CPD hires first-ever Language Access Coordinator

A Chicago police badge hangs in front of the City of Chicago Public Safety Headquarters in Chicago, Illinois. (Scott Olson/Getty Images / Getty Images)

The Chicago Police Department has hired its first-ever Language Access Coordinator to help the department improve its interactions with non-English speakers.

Roxana Cortes, who previously served with Chicago Public Schools as a translation specialist, will serve the new role, the department announced Friday in a statement.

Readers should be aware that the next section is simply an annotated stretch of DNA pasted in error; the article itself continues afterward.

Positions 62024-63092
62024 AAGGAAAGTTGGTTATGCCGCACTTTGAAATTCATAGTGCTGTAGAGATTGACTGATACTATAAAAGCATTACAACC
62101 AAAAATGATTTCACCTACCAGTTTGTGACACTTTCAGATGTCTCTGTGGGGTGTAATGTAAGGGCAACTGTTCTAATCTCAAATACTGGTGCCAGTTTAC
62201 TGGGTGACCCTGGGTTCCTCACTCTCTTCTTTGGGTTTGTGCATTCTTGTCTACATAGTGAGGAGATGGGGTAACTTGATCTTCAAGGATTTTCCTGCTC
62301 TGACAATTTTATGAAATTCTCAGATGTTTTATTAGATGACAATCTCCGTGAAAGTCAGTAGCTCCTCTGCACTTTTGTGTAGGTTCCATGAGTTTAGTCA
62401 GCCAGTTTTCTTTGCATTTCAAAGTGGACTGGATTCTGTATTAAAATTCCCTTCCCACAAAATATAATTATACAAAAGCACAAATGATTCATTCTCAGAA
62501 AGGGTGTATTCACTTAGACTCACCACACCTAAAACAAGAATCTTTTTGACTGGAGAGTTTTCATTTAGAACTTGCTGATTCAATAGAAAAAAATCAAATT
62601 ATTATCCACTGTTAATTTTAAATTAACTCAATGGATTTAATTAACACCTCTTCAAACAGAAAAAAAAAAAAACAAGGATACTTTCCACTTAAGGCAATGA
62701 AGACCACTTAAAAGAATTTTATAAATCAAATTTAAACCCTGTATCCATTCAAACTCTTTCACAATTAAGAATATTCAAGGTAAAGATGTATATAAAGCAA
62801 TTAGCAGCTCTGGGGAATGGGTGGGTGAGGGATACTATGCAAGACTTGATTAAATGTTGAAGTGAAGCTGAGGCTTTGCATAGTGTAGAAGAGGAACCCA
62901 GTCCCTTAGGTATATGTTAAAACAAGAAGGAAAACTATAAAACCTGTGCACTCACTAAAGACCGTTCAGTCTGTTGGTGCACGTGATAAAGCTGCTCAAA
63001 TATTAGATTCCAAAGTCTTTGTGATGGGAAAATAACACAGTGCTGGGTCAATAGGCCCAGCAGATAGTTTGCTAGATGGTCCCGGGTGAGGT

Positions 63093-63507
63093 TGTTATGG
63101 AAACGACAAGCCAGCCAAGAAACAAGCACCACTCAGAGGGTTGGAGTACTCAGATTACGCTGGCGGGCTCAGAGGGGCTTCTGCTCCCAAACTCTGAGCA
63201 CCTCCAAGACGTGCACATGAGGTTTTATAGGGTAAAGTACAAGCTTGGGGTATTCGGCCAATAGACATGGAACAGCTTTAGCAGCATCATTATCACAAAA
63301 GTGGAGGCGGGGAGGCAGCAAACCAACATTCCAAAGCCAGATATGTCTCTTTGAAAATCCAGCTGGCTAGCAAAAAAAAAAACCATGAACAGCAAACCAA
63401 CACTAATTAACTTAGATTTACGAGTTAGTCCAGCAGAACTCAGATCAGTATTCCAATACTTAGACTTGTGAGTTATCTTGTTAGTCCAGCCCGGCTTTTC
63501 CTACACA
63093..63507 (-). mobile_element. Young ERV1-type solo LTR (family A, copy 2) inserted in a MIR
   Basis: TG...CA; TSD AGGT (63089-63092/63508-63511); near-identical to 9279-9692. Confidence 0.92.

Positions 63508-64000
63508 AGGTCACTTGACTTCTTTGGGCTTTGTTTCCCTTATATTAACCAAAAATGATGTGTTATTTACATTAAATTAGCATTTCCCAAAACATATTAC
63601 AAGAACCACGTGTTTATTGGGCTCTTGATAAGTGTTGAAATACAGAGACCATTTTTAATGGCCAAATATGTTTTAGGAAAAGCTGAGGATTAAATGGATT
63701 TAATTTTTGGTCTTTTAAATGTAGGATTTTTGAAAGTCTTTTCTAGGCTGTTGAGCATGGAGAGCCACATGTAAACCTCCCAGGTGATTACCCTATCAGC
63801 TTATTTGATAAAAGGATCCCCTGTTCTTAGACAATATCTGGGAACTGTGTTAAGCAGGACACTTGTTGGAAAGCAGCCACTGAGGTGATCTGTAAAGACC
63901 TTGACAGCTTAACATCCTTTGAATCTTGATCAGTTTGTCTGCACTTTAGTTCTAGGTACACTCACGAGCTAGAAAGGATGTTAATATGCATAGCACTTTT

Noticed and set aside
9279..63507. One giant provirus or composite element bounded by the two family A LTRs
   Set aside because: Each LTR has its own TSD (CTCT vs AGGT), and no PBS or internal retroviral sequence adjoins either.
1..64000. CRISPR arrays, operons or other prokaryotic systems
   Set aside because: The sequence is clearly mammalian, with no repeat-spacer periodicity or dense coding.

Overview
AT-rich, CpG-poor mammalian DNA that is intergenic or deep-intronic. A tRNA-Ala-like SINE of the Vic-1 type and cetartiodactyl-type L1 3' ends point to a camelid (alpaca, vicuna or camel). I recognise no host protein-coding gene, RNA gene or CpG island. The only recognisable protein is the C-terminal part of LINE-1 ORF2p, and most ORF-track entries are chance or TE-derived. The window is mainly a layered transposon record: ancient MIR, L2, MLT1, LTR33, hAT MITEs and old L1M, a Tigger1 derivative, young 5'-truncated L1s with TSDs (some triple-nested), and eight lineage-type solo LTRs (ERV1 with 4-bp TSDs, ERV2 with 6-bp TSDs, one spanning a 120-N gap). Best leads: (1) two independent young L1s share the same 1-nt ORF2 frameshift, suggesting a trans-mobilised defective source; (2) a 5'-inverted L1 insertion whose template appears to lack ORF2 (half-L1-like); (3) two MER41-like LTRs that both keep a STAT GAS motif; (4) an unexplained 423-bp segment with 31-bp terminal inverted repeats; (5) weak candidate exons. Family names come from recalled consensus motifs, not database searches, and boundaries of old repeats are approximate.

“Impartial policing is central to promoting broad community engagement, fostering public confidence in our department, and building partnerships between our officers and the communities we serve,” said Barbara West, deputy superintendent who oversees CPD’s Office of Constitutional Policing and Reform.

The new position fulfills a requirement of CPD’s federally-mandated consent decree, which requires certain reforms in the department.

Part of consent decree requires the department have enough interpreters to issue Miranda warnings and to translate documents for non-English speakers, the department said.

While more than 1,200 officers in CPD are bilingual, Cortes will also implement an accreditation system that includes independent assessment, testing, training and proficiency certification for those officers, the department said.